Humans and Production in the United States

(from "Civilta Americana")

 

 

 

In his classic study of capitalism Werner Sombart summarized the late capitalist phase in the adage Fiat producto, pareat homo. In its extreme form capitalism is a system in which a man's value is estimated solely in terms of the production of merchandise and the invention of the means of production. Socialist doctrines grew out of a reaction to the lack of human consideration in this system.

 

A new phase has begun in the United States where there has been an upsurge of interest in so-called labor relations. In appearance it would seem to signify an improvement: in reality this is a deleterious phenomenon. The entrepreneurs and employers have come to realize the importance of the 'human factor' in a productive economy, and that it is a mistake to ignore the individual involved in industry: his motives, his feelings, his working day life. Thus, a whole school of study of human relations in industry has grown up, based on behaviorism. Studies like Human Relations in Industry by B. Gardner and G. Moore have supplied a minute analysis of the behavior of employees and their motivations with the precise aim of defining the best means to obviate all factors that can hinder the maximization of production. Some studies certainly don't come from the shop floor but from the management, abetted by specialists from various colleges. The sociological investigations go as far as analyzing the employee's social ambience. This kind of study has a practical purpose: the maintenance of the psychological contentment of the employee is as important as the physical. In cases in which a worker is tied to a monotonous job which doesn't demand a great deal of concentration, the studies will draw attention to the 'danger' that his mind may tend to wander in a way that may eventually reflect badly on his attitude towards the job.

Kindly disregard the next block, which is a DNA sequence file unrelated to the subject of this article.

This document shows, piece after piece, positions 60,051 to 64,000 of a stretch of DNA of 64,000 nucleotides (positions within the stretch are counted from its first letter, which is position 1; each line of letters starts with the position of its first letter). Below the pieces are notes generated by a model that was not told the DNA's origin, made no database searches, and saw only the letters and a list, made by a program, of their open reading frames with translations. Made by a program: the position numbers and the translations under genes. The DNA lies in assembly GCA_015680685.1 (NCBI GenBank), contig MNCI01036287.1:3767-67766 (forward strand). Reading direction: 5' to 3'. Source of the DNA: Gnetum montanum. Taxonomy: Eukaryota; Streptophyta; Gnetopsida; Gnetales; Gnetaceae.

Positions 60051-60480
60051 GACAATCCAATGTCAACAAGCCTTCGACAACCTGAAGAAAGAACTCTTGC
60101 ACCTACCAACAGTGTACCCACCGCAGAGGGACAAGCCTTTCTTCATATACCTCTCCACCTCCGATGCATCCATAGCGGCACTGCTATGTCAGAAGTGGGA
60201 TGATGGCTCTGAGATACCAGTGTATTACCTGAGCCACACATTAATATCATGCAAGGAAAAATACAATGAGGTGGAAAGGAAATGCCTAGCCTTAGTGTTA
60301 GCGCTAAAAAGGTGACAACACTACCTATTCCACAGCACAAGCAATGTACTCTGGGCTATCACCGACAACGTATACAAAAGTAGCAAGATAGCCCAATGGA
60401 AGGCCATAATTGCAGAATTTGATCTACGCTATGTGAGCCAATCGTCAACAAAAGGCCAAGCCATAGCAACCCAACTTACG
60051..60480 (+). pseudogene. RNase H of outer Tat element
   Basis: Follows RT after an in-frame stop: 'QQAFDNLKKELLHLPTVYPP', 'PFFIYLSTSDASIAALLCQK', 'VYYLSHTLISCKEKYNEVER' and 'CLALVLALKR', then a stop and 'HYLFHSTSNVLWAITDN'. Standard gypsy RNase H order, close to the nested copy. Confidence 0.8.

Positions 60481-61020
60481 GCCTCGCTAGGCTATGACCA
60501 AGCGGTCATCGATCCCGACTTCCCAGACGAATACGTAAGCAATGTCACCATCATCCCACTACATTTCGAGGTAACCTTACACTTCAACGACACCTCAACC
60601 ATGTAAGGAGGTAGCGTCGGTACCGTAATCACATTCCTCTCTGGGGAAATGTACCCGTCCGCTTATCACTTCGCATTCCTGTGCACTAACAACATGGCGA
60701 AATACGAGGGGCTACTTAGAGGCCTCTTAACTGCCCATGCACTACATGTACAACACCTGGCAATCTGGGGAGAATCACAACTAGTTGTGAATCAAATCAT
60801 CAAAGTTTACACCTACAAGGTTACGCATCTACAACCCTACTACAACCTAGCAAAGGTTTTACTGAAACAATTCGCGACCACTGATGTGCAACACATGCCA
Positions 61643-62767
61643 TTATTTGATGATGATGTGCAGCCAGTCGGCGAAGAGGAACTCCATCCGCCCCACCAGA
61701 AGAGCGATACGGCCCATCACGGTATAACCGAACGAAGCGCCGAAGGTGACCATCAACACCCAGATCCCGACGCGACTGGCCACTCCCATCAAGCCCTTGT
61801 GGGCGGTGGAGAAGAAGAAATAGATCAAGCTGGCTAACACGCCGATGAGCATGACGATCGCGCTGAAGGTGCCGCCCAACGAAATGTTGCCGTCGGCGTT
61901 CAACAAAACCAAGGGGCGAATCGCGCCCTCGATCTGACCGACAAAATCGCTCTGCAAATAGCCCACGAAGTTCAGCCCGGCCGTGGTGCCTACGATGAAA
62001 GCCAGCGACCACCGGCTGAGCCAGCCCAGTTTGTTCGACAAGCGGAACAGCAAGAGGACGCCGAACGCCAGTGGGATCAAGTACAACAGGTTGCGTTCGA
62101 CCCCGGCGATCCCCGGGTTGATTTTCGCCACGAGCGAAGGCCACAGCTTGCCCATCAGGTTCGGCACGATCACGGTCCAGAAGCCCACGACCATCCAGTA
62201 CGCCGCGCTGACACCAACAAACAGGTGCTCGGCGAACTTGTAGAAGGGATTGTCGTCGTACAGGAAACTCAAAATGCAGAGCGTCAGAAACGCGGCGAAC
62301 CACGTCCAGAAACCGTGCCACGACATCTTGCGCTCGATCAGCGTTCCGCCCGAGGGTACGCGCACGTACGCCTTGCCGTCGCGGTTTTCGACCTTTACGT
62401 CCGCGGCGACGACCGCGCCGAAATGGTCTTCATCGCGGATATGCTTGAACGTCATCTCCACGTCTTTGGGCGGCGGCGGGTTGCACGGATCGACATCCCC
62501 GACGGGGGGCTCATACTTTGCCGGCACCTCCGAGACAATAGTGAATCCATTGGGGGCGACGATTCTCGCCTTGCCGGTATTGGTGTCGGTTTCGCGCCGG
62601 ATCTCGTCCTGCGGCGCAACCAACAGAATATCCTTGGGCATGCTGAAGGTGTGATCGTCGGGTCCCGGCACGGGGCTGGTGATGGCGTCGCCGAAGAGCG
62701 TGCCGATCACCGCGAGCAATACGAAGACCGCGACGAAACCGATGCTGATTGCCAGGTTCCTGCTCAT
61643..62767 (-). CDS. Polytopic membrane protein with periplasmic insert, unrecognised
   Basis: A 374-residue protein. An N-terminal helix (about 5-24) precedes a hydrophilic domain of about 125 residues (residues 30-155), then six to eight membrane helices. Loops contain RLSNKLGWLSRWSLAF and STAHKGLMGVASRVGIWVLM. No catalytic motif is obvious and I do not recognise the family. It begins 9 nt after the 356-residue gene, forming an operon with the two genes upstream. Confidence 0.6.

The private lives of employees are not forgotten - hence the increase in so-called personnel counseling. Specialists are called in to dispel anxiety, psychological disturbances and non-adaptation 'complexes', even to the point of giving advice in relation to the most personal matters. A frankly psycho-analytic technique and one much used is to make the subject 'talk freely' and put the results obtainable by this 'catharsis' into relief.

 

None of this is concerned with the spiritual betterment of human beings or any real human problems, such as a European would understand them in this "age of economics". On the other side of the Iron Curtain man is treated as a beast of burden and his obedience is maintained by terror and famine. In the United States man is also seen as just a factor of labor and consumption, and no aspect of his interior life is neglected and every factor of his existence is drawn to the same end. In the 'Land of the Free', through every medium, man is told he has reached a degree of happiness hitherto undreamed of. He forgets who he is, where he came from, and basks in the present.

 

JULIUS EVOLA






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